What The Social World Has to Say About Our Hosts: San Francisco
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Hello again! Sheldon from Sysomos here as we draw ever closer to the kickoff of Social Media Week. As we lead up to the big week, I’ve been using Sysomos’ industry leading social media monitoring and analytics software, MAP and Heartbeat, to look at what the world is saying about our host cities. For this installment, I’ll be focusing in on a social media and tech leading US city, San Francisco, California.
Searching over the past six months for mentions of “San Francisco” or the commonly used “SF” in social media, I was able to find 1.4 million blog posts, 1.3 million online news articles, 1.6 million forum postings and 2.5 million tweets.
Being that San Francisco is a hotbed for social and tech related startups, it’s no wonder that when we trend that data out over time we see a lot of activity talking about it over the past six months. The activity seemed to lul a bit over the holidays in December, but then picked right back up again in January. But we’ll explore some of this activity in a little bit.
I then looked into where all this talk of San Francisco was coming from. Not surprising is that the majority of talk is coming from right within the United States (65.9%). We then also see the other two countries that tend to always be sources of activity, Canada (4.3%) and the UK (3.9%). Here we can also see that France seems to mention San Francisco quite often as well (3.3%). Perhaps this is because France is becoming well known as a home for European social and tech startups, so they feel the connection, or are at least interested, in their American counterpart.
Next, I pulled up a buzzgraph to see what all this talk over the past six months was about. What is interesting in this buzzgraph was that I was expecting to see a lot of tech related talk, and there was some, but there was a lot more talk about sports. Right in the center of the graph we can see words like “release” which refer to some tech companies from San Francisco releasing new and updated programs and devices. However, around the outskirts of the graph, we see a lot more words that making reference to sports, such as “49ers,” the San Francisco NFL team, “winning,” as they went quite far into the football season this year, and “Giants,” the team that beat them to go on to the Super Bowl.
Next I dove a little deeper into tis data to find out who the people that were creating this buzz were. On Twitter I found that 61% of all San Francisco mentions were coming from males and only 39% from females. Perhaps this ties back to the abundance of football related talk we saw in the buzzgraph. I also pulled up the top twitter accounts talking about San Francisco. This is a list of the top 12 accounts that mention San Francisco the most and have a higher than average authority score. Most of the accounts I found seem common, such as classified type accounts like @jobs4SF (11.76%), and news accounts like @breakingsfnews (12.61%). As well, I also found the football theme again when @49ersbuzztap also showed up as a top source (5.88%).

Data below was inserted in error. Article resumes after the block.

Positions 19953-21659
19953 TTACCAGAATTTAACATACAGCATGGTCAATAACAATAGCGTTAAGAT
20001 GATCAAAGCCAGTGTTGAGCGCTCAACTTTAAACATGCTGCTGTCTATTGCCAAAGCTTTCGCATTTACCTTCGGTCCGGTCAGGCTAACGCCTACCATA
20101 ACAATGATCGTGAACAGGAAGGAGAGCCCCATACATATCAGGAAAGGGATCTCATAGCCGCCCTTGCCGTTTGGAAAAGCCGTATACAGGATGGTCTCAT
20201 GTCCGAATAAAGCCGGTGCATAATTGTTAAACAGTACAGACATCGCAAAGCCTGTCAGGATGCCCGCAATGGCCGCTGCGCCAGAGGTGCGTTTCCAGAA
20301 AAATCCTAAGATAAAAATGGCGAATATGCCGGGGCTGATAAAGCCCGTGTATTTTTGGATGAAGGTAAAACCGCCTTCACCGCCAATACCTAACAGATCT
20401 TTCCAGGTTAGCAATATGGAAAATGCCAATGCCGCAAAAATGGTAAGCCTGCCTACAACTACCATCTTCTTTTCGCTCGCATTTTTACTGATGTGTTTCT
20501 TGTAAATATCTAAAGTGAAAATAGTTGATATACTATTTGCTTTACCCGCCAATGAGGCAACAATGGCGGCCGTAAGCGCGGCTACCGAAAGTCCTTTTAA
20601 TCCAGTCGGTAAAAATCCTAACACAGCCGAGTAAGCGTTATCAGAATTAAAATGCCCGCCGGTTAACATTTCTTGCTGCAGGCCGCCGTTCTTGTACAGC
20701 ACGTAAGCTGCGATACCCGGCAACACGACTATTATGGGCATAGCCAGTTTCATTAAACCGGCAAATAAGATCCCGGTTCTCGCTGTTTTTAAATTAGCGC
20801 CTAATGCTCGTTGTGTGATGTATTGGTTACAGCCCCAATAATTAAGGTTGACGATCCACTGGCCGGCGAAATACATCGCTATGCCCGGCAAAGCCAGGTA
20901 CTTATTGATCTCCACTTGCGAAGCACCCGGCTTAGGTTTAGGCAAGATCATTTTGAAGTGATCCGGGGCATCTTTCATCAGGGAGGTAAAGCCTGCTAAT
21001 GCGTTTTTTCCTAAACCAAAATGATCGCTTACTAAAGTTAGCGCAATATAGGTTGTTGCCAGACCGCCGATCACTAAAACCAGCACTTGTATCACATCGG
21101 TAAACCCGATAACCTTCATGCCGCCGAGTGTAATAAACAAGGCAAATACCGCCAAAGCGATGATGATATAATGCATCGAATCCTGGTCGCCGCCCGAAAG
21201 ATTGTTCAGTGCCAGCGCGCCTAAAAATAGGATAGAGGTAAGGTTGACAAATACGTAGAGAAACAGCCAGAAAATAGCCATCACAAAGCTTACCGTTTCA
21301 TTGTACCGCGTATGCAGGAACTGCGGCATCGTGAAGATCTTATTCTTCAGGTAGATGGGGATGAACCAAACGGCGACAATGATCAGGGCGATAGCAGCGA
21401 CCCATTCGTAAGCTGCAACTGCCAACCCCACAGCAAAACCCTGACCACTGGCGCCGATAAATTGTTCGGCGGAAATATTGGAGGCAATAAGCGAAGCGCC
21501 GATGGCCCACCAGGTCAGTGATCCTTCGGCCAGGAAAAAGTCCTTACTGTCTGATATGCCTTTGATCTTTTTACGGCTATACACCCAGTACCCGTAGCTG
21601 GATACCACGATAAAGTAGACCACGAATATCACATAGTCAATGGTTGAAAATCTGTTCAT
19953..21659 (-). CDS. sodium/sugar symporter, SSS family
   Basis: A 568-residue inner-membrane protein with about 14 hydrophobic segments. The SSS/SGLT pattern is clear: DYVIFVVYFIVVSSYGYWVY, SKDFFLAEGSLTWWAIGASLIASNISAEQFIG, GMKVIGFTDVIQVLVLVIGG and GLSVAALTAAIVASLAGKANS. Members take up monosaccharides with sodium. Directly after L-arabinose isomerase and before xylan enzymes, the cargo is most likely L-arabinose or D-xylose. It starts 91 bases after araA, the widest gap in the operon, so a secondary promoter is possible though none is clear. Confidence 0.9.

I then examined the people creating the 1.4 million blog posts mentioning San Francisco. Here I found that the gender split was the exact same as on Twitter, with the males at 61% and females at 39%. Interestingly enough, the age of bloggers aged 21-35 are usually the highest group we see, but here they only accounted for 39.2% of the blogs. I found that bloggers aged 36-50 actually talk about San Francisco the most and account for 50% of all the mentions.
I also found something interesting when I looked at what industry the blogs talking about San Francisco belong to. Again I was thinking that we would see a lot of technology focused blogs and possibly sports. However, I found that education blogs mentioned San Francisco the most at 12.5%. The second largest industry was publishing at 10.4%. Marketing blogs came in third at 8.3% which I suppose plays a little towards my tech theory as a lot of marketing blogs these days talk a lot about online and social media related marketing.
Lastly, I delved into a few of the activity spikes we’ve seen about San Francisco over the past six months. I started with this spike in both Twitter and forum activity that occurred around October 17-21. Once again I was shocked to learn that most of the talk at this time revolved around football. Here, there was a game in which the “49ers'” “manager” Jim “Harbaugh” had a little outburst in the game against the “Detroit” Lions’ coach. This event seemed to grab the attention of the entire football community who aren’t used to seeing such public emotion from a coach.
Lastly, I looked into the two large spikes we see towards the end of the chart between January 13-23. Again, this spike revolved around the San Francisco 49ers. These two spikes took place during the NFC playoffs. The “49ers” made their way into the playoffs this season and made it past the first round by defeating Drew “Brees” and the New “Orleans” “Saints.” However, the 49ers lost their chance to go to the Super Bowl the following week to “Eli” Manning and the New “York” “Giants.”
The one thing that I learned from doing this study was that geeks like myself may mainly think of startups, tech and social medi when we think about San Francisco, but the rest of the world seems to have football and the 49ers on the brain. I’ll be back again soon with another Sysomos look at yet another Social Media Week host cities.
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